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In NumPy functions, there are often initial lines that do checking of variable types, forcing them to be certain types, etc. Can someone explain the point of these lines in scipy.signal.square? What does subtracting a value from itself do?

t,w = asarray(t), asarray(duty)
w = asarray(w + (t-t))
t = asarray(t + (w-w))


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This is a guess so I'm not going to put it as an answer, but it seems likely that not all zeros are of the same type. This generates the zero of whatever numerical type is being used here, I'm guessing. – JUST MY correct OPINION May 20 '10 at 15:08
At a guess, I'd say it triggers some type coercion that lets NumPy make performance optimizations. – Hank Gay May 20 '10 at 15:09
It would be nice if they had used comments. – endolith May 20 '10 at 15:21
Comments? The code was hard to write. It should be hard to read! – JUST MY correct OPINION May 21 '10 at 0:37
up vote 11 down vote accepted

I believe that this will make the final w and t have the same type. For example, if you start with float and int, you will end up with both being float arrays which is better for subsequent operations.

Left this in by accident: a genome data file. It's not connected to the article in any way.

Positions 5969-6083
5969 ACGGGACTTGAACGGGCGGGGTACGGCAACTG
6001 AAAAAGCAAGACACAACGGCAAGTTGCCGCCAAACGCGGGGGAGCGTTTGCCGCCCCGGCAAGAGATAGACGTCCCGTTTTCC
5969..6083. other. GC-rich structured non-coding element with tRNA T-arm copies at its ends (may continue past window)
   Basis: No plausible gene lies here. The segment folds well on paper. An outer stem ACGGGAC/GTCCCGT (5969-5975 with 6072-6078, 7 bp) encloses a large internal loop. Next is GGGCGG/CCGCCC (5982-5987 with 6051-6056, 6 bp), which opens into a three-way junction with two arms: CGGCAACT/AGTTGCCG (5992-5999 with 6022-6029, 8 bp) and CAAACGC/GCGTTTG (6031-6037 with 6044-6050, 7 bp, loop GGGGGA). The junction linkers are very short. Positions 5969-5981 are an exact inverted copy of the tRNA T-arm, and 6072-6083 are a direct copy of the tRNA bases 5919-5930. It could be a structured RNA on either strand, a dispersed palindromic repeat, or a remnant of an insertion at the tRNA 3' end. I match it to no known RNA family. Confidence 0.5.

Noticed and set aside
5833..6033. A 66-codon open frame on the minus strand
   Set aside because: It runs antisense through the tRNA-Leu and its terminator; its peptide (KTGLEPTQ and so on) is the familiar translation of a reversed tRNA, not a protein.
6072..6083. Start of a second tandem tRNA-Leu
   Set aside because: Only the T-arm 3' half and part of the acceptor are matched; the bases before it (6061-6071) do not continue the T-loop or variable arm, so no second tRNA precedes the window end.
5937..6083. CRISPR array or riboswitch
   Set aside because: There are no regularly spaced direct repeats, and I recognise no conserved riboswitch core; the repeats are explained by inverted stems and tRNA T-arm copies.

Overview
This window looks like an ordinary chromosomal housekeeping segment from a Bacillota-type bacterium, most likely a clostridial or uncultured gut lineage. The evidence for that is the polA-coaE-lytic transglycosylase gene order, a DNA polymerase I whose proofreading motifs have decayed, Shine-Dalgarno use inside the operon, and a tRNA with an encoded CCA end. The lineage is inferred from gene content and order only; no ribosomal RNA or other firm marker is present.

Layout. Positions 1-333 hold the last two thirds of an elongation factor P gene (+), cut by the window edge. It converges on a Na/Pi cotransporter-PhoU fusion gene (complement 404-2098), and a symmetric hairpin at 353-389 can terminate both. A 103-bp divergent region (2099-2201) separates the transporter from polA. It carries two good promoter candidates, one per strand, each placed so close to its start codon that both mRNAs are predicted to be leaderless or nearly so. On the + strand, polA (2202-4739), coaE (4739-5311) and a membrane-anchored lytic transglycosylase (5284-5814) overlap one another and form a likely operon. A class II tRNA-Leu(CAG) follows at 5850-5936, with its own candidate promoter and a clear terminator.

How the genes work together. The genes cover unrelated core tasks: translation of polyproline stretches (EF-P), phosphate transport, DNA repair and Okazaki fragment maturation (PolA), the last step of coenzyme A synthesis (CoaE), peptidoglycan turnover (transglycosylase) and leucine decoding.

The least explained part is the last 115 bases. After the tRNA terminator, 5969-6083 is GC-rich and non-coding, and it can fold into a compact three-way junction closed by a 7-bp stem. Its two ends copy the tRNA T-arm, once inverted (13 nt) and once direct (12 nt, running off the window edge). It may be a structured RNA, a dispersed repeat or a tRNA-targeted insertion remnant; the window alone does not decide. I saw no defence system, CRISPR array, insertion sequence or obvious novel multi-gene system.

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A good observation. I have used the same trick, too. – Dingle May 20 '10 at 15:22
yes, and it will have the same dimension as well ( in case they started out with different) – iondiode May 21 '10 at 0:28
That's kind of weird considering t is an array and w is a scalar – endolith May 21 '10 at 1:24
@endolith: No, self, they're not. w can actually vary over time, producing PWM waveforms, for example, as I added to the documentation:… – endolith Dec 16 '12 at 6:02

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